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Reimagining Addiction as an Adaptive Response to Threat

Jan Winhall

Four key points:

  1. Addiction is an adaptive response mediated by our autonomic nervous system.
  2. The Felt Sense Polyvagal Model™ is a new paradigm for trauma and addiction treatment.
  3. The Three Circle Practice is a practical harm reduction treatment framework.
  4. Healing comes from establishing safety in the body.

Addictions as Adaptive

When people ask me what I do for a living I have grown to expect their look of veiled disgust. They try to hide their discomfort, but after forty years of being a trauma and addiction therapist not much escapes me. When they ask me why I do such a hard job I tell them that I love what I do. Then they look incredulous, like I have truly lost my mind.

That’s because they probably think of the addicted person as hopelessly sick, with an incurable brain disease. Or they see the ‘addict’ as weak and dependent, imbued with devilish qualities that make them do bad things. While the sick or bad explanations are tenacious, they are outdated and ineffectual as evidenced by soaring rates of addiction. We are in an escalating crisis.

Forty years ago, I began a journey to understand addiction in a new way. Fresh out of graduate school I was leading a group for young women who were incest survivors. I heard many stories of powerful and twisted ways to bring relief from unbearable pain. They were binging and purging food, cutting the body, using drugs and alcohol, and engaging in unsafe sex. They knew, but did not understand, how these self-harming/addictive behaviors would activate a numb or heightened state and sense of relief.

The sick and bad explanations didn’t reflect or respect these remarkable women’s horrific experiences.  Searching for a more sophisticated understanding led me to feminist therapists such as Judith Herman.( She wrote about these self-harming and addictive behaviors as ‘sudden jolts,’ to the body related to the autonomic nervous system (ANS), the part of the body that monitors our sense of safety. She explained how these jolts shift autonomic states to bring a numbing sense of relief, or activation, when there is no safety available.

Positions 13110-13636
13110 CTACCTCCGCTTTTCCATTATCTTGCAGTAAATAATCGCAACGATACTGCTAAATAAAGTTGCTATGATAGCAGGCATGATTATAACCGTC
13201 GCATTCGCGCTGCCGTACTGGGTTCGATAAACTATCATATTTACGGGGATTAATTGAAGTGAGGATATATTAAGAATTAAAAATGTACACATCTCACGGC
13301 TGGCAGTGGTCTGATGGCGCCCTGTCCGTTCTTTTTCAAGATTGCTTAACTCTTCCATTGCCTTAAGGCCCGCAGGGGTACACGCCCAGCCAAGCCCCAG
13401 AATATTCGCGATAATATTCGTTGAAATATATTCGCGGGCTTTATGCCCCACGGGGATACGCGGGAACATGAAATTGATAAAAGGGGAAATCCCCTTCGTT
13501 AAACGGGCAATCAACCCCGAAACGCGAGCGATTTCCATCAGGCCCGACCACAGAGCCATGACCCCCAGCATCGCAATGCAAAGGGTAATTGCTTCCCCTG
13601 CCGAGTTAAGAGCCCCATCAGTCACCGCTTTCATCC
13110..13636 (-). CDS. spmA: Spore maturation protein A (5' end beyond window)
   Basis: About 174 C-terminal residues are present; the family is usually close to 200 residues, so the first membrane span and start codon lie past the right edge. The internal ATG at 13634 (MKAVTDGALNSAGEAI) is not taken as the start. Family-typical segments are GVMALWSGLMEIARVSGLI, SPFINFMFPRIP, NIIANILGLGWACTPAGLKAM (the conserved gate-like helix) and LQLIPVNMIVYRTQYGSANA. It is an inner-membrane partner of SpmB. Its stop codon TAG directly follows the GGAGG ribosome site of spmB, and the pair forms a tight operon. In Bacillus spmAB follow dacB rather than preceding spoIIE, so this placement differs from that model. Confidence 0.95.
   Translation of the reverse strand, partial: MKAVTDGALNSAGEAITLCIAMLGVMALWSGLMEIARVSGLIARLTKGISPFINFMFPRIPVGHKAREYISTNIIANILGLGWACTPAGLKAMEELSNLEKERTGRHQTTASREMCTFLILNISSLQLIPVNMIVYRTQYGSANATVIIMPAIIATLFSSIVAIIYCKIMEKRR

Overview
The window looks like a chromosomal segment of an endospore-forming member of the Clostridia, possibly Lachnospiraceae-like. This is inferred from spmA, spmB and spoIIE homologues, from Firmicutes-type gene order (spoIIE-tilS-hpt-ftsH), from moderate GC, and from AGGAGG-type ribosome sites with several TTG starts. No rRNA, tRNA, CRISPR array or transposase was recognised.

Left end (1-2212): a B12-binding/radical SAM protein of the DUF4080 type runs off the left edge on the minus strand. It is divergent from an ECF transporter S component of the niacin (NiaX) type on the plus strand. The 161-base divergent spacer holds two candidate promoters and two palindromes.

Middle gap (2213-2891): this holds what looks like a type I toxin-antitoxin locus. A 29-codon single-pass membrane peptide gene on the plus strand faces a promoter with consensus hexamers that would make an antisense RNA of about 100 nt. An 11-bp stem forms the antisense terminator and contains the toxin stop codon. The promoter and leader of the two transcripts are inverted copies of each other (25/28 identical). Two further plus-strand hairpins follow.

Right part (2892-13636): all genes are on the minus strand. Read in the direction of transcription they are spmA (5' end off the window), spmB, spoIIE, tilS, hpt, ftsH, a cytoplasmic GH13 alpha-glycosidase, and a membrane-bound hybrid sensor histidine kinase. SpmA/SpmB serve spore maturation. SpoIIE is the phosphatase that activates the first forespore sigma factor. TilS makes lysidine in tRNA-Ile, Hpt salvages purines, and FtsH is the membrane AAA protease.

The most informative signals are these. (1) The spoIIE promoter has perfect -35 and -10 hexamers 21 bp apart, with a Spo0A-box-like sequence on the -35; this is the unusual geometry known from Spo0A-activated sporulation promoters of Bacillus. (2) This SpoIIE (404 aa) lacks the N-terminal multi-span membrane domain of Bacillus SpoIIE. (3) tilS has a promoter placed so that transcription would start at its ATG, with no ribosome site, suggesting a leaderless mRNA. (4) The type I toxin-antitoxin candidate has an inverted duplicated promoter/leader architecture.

The Felt Sense Polyvagal Model of Trauma and Addiction™

Years later I heard Stephen Porges present a new, phylogenetic based, Polyvagal model of the ANS. (2011) The theory teaches us that if we feel unsafe our ANS shifts states into flight/ fight to try to mobilize and act. If there is no escape the body shifts into a numbing state to ‘play dead.’  Porges called this numb state the Dorsal branch of the ANS. When numbing is prolonged, the body may see high risk behaviors to swing back to flight/fight. From a polyvagal perspective we appreciate how addictions act as ‘propellers’ that shift us back and forth from a flight/fight state to a numbing state in a valiant attempt to survive.

I realized I needed to find a body-based therapy that would help my clients find a connection back to their body’s wisdom. I found Gendlin’s work called Felt Sense/Focusing. (1978) Focusing is a way of deeply listening to the wisdom of the body by inviting clients to turn attention inwards. By inviting awareness inside, the whole sense of a situation, a Felt Sense, slowly forms. Accompanying the felt sense with compassion often invites a Felt Shift, a physical release that points us in the direction of healing. Through a polyvagal lens, the Felt Shift is seen as part of the neurophysiological shift in the ANS. The Felt Sense Polyvagal Model.™ (FSPM) harnesses these two embodied processes, the Felt Sense and the autonomic nervous system, to enable an integrative healing process.


We use a *graphic version of the model to teach clients about their ANS. They learn to identify what state they are in and to use their Focusing practice to invite the body into more safety.

Felt Sense Polyvagal Model™ Client 6Fs

Each ANS state begins with the letter F. Below we see the three main branches of the autonomic nervous system: